How did a town look like?

  • This is how a standard medieval village looked like. It had a manor hous, in the back, an church in the left hand corner. And also farms and smaal houses. There was also a market. The villagers trade and bought there for example fish, bread or ale. Here is a link to the bigger picture :

  • The complete picture

Town life

  • Following 1000, peace and order grew. As a result, peasants began to expand their farms and villages further into the countryside. The earliest merchants were peddlers who went from village to village selling their goods. As the demand for goods increased--particularly for the gems, silks, and other luxuries from Genoa and Venice, the ports of Italy that traded with the East--the peddlers became more familiar with complex issues of trade, commerce, accounting, and contracts. They became savvy businessmen and learned to deal with Italian moneylenders and bankers. The English, Belgians, Germans, and Dutch took their coal, timber, wood, iron, copper, and lead to the south and came back with luxury items such as wine and olive oil. As the tradesmen became wealthier, they resented having to give their profits to their lords. Arrangements were made for the townspeople to pay a fixed annual sum to the lord or king and gain independence for their town as a "borough" with the power to govern itself. The marketplace became the focus of many towns.


the Church

  • The Church: Religion was very important in the Middle Ages. Most towns had one parish church. It was usually a beautiful, big, stone building. It was a place of prayer but it was also used for important meetings as some towns had no town hall. Many towns also had monasteries.


  • For the commons beer in the middle ages the usual spirits was. It was more safe than water, because the water in the cities was frequently polluted, whereas beer was filtered at the construction cooked and. Moreover beer was nutritive: the contained grain and it leaven was rich to vitamin B and other necessary substances. Beer consumption was in the middle ages thus very high: in the low countries one drank zo' n 300 litres beer per year. Thereby must be noticed, however, that the beer contained rather little alcohol. Brewing beer was entrusted in the middle ages to convents and abbeys, where it mainly women became gebrouwen. As a rule abbeys had a heavy and light version of the beer, where the heavy version was drunk paters and guests, and the lighter version by the sisters. In the course of the middle ages a professionalisation came on pace and in the present Germany beer breweries was opened there. Already rapidly there also arose in the low countries professional beer breweries. Up to the 14e centuries beer only gebrouwen with spontaneous fermentation became, after the 14e centuries old beer and later leaven are added during brewing. Vestiges of beers of spontaneous fermentation are find the lambik beers, in the Zennevallei, at south west of Brussels.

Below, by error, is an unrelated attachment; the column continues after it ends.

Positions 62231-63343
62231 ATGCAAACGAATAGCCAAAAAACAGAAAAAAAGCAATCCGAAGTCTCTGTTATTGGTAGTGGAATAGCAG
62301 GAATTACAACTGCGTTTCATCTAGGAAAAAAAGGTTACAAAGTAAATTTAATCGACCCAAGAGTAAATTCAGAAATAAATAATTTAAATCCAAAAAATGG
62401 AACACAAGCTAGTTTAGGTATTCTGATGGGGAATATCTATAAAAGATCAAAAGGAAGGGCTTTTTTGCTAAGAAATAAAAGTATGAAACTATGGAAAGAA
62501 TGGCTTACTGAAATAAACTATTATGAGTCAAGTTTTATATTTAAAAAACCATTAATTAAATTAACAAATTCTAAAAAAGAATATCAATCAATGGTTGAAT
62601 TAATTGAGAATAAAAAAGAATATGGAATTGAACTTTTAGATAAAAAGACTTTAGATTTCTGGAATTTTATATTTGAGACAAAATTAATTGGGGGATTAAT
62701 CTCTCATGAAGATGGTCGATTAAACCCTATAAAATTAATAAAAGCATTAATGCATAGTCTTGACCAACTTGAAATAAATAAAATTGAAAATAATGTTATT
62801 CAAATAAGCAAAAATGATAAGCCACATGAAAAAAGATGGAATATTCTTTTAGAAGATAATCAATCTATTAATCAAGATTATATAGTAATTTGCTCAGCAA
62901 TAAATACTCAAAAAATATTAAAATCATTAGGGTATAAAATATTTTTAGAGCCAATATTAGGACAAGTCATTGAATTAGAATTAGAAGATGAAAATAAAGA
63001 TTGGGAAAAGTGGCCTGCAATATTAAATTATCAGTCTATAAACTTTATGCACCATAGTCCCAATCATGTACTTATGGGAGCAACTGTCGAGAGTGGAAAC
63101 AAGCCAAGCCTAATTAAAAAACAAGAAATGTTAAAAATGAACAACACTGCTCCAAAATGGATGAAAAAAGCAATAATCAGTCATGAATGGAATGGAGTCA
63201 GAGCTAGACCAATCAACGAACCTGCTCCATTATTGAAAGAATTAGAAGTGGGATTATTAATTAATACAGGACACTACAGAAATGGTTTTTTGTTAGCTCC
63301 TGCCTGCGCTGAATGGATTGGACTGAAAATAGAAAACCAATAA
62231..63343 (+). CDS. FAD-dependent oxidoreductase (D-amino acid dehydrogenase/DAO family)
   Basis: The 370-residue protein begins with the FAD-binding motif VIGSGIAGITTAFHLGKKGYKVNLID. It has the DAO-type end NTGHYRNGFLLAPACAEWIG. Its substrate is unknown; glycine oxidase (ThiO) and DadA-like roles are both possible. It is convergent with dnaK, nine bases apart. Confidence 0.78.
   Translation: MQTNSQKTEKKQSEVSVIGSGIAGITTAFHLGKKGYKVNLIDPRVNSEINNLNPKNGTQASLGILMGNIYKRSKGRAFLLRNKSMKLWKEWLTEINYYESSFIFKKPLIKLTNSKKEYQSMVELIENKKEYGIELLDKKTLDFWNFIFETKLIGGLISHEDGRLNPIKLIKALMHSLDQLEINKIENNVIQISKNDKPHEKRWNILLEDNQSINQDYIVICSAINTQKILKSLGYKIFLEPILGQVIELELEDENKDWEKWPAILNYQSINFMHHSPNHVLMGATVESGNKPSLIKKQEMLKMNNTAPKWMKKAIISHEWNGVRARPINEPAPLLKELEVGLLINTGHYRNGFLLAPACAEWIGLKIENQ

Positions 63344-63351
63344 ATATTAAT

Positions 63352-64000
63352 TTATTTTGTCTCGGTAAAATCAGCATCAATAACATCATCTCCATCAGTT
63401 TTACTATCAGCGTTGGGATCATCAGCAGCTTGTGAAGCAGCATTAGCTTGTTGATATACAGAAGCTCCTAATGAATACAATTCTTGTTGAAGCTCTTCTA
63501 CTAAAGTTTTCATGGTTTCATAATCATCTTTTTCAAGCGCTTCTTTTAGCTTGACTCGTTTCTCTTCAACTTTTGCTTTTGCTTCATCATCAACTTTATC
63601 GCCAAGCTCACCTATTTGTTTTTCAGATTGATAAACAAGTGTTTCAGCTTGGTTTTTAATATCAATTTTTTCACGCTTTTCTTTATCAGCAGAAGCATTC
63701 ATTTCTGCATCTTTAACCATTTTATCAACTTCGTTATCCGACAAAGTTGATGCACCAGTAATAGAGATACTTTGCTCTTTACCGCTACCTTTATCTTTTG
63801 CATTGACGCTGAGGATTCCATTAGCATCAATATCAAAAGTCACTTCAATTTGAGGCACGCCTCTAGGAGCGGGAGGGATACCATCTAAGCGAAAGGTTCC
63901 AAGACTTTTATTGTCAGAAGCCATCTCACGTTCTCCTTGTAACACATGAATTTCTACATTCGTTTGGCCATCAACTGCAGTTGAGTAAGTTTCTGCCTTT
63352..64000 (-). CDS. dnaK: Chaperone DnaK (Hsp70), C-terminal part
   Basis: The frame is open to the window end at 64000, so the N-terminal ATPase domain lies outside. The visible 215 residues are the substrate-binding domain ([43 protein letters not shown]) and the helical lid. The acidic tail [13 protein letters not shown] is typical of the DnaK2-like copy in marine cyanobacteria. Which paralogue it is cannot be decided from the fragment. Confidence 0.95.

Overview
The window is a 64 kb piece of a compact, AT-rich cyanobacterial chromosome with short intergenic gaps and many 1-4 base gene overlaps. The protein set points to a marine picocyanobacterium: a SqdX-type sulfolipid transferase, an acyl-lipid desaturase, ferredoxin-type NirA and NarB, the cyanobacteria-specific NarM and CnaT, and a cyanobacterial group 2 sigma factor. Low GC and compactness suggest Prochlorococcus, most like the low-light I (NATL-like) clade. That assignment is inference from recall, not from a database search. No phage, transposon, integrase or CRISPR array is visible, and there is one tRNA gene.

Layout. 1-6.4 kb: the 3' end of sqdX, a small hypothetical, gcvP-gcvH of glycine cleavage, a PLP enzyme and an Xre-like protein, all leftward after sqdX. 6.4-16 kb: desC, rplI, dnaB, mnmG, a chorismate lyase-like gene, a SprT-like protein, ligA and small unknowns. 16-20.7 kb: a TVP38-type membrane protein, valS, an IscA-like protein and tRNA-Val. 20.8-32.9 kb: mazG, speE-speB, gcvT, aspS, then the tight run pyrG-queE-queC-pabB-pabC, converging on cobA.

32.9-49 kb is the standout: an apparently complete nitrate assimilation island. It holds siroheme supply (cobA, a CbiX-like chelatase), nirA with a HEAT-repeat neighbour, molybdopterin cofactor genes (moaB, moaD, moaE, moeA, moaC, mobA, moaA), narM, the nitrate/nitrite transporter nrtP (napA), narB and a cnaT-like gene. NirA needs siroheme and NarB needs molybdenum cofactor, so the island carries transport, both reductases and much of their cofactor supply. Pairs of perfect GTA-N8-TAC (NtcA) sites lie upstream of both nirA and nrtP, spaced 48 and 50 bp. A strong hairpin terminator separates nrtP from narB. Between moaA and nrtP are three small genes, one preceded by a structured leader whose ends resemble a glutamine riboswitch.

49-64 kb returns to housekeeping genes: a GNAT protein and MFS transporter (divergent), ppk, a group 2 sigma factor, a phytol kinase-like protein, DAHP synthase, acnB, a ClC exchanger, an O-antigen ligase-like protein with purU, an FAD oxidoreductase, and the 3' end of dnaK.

• Hello, We are Daan and Jesse Hein and we made this site for an history project. We are 2 boys from CSG Liudger in Drachten (NL) We're in the 2nd year of bilingual education. Our history teacher is the best teacher of 2009!!! Have fun on our site!!! Daan and Jesse Hein

our teacher

  • the name of our teacher is MR Posthumus. He is the best teacher of 2009. We like him very much. But sometimes he is talking to much about his "wife". but we like him. he is also a very good singer

  • A small movie from him!!!


  • The rich ate foods such as dried fruits, lots of meat,nuts. Common people ate oatmeal, rarely meat, and bread Rich people would have eaten meat and fruit, but very rarely vegetables as these were considered to be peasant food. Thus peasants mostly ate vegetables and stews as they could not afford to eat meat. They also would have eaten bread and had access to alcohol. People ate meats, fish, shellfish, and vegetables that they grew in the Middle Ages. they ate pottidge which is a vegtable soup and they drank ale which is a sort of beer bread and meat. and sometimes slaves when they were angry The nobles ate game-hunt type of food, such as: deer, boar, hare, and rabbit. Their vegetables were more refined like: rape, onion, garlic, and leek. One type of bread they ate was called manchet. They had an abundant amount of spices in their food, such as: pepper, cinnamon, cloves, nutmeg, ginger, saffron, cardamon (aka cardamom), coriander, cumin, garlic, turmeric, mace, anise, caraway, and mustard. The lower class ate rye and barley bread, pottage (a type of stew), dairy products like milk and cheese, and meats like beef, pork, or lamb. Biscuits were later created and eaten as snacks for the lower class workers. *Vegetables grown in the ground were considered food only for the lower class.


town walls

  • Town Walls: Medieval towns were surrounded by a Town Wall. The town wall protected the townspeople but it was also a status symbol. It showed where the countryside ended and the town began. It showed that the townspeople were independent and it celebrated their wealth. Most towns had plain walls of stone. They often had battlemented walkways. Towers were located at certain points along the wall. Town walls had gates and gatehouses. These gave the townspeople control over those entering and leaving the town. Spies or criminals might be arrested. Diseased persons could be kept out. Money (tolls) was collected at the gatehouses. (Tolls had to be paid on all goods brought into the town for sale. The money collected was spent on the town walls, bridges and paving the streets.)

taxes for the lord

  • In change of protection the farmers payed taxes to their lord.They gave money or 10 percent of their crops to their Lord.They also had to work for the lord

wars and conflicts

  • here you can find info over medieval wars and conflicts

  • Click here!!!